||Hi Nicey, |
Have a Welsh Cake & make a difference!
It's Bobath's "Bake for Bobath" week from the 1st to the 8th of March. Bobath Children's Therapy Centre Wales is a registered charity that depends on donations and the fundraising efforts of their friends and supporters to enable then to see every child with cerebral palsy who needs them.
At EDS's office in Swansea we'll be organising a cake trolley on the 29th of February (a bit early, I know, but there you go.).I'm sure we'll be downing plenty of tea too! If anyone would like to organise something similar they should email 'email@example.com' for an information pack.
Every little helps!
|Nicey replies: Sue,
Of course we could really use your Welsh Cake recipe so that we can all join in.
||Lemon juice is very good at removing tea stains from mugs, and leaves a slightly more pleasant aftertaste than bleach or washing powder. Although you may well disagree.|
Our household was overwhelmed with gifts of biscuit selection boxes this Christmas and New Year: we have several to get through before their expiry dates (which all seem to be in March). I may have to sacrifice my biscuits to a higher cause and bring them into work for my colleagues to polish off. If I do, should I admit they are leftovers do you think, or just bask in the fact that they'll think me extremely generous?
|Nicey replies: Nicky,
I think you are in danger of projecting overly complex physiological states for the people who will ploughing through your free biscuits.
||Tea-related jewellery. What next?|
|Nicey replies: I'm guessing tea-related hair styles.|
Just by chance came across the letter on tea stains on mugs and, equally by chance a few years ago came across washing powder dissolved in hot water to dissolve the stains (carrying a cup of powder in a wet mug to my halls of residence laundry). Leave it to soak for a bit, it really works! Thorough rinsing required of course :o)
|Nicey replies: Hoorah! That should have counted towards your final degree. Also well done on finding the laundry.|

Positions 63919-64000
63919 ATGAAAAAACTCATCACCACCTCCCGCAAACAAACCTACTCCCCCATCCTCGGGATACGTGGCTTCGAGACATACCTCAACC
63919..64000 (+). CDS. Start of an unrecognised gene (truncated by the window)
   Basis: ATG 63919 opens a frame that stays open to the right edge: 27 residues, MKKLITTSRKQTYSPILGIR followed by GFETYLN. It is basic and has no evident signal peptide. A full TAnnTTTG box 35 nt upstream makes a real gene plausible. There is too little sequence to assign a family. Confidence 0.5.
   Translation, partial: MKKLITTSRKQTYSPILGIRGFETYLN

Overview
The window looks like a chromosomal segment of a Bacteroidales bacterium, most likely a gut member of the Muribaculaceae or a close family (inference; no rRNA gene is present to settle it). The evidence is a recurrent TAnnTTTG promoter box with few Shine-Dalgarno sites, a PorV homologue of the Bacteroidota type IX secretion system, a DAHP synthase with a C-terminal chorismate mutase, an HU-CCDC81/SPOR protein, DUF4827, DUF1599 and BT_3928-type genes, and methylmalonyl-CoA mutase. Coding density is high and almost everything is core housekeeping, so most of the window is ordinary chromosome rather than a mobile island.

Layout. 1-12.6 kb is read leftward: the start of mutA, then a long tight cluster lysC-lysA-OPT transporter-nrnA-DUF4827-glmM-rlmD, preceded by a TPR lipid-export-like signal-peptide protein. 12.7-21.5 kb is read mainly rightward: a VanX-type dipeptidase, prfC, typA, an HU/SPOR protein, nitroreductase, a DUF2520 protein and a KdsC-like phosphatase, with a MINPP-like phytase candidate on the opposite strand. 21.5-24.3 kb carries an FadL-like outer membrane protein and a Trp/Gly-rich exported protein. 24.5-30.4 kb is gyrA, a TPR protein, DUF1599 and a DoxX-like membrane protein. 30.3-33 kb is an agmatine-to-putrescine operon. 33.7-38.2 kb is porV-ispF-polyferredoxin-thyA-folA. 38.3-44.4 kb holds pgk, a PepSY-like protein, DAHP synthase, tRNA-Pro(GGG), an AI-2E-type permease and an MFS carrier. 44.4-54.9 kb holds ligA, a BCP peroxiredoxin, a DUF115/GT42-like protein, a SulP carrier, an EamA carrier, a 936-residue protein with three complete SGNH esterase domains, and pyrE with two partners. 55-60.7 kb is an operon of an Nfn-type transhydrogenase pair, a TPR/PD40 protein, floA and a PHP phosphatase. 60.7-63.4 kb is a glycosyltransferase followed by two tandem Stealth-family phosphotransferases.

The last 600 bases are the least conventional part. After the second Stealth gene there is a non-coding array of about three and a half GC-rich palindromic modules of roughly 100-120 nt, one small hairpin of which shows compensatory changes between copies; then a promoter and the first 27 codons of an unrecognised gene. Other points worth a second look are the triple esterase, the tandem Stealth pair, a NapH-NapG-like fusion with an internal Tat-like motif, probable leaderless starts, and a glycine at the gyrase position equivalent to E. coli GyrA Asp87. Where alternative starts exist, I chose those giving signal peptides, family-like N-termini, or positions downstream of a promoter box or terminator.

Being an avid tea drinker and biscuit eater (some may call me a connoisseur), I was most interested to find your web site whilst searching the web for a top 10 biscuits review following a poll in the office on this exact matter.
I was particularly interested in your tea policy. You state quite clearly your policy on milk or water first, to which I agree, but clearly show a cup of tea with milk and teabag in contact. I cannot understand this and wonder if this was merely an oversight or a deliberate statement in your policy. I was brought up to appreciate the benefits of removing the bag prior to addition of milk, resulting in a cup of tea with maximum integrity.
Your thoughts would be very much appreciated.
|Nicey replies: Sam,
As you can see the illustration in our tea policy is of some train tea, where you get what you are given, and that's what I was given. Whilst its not ideal it still performs a vital role in the pantheon of tea drinking, which is to provide the possibility of tea drinking on a train. Since the photo was taken the train operator has changed maybe one or more times with the result that a refreshment trolly is no longer provided. No prizes for guessing what I would prefer on the hour long journey, a slightly incorrect cup of tea with a three pack of Jaffa Cakes or no tea at all.
This is also one of the reasons I picked that particular image as it is iconoclastic and shows that here at NCOTAASD we see tea as part of our everyday world and not just through the misty lens of nostaglia.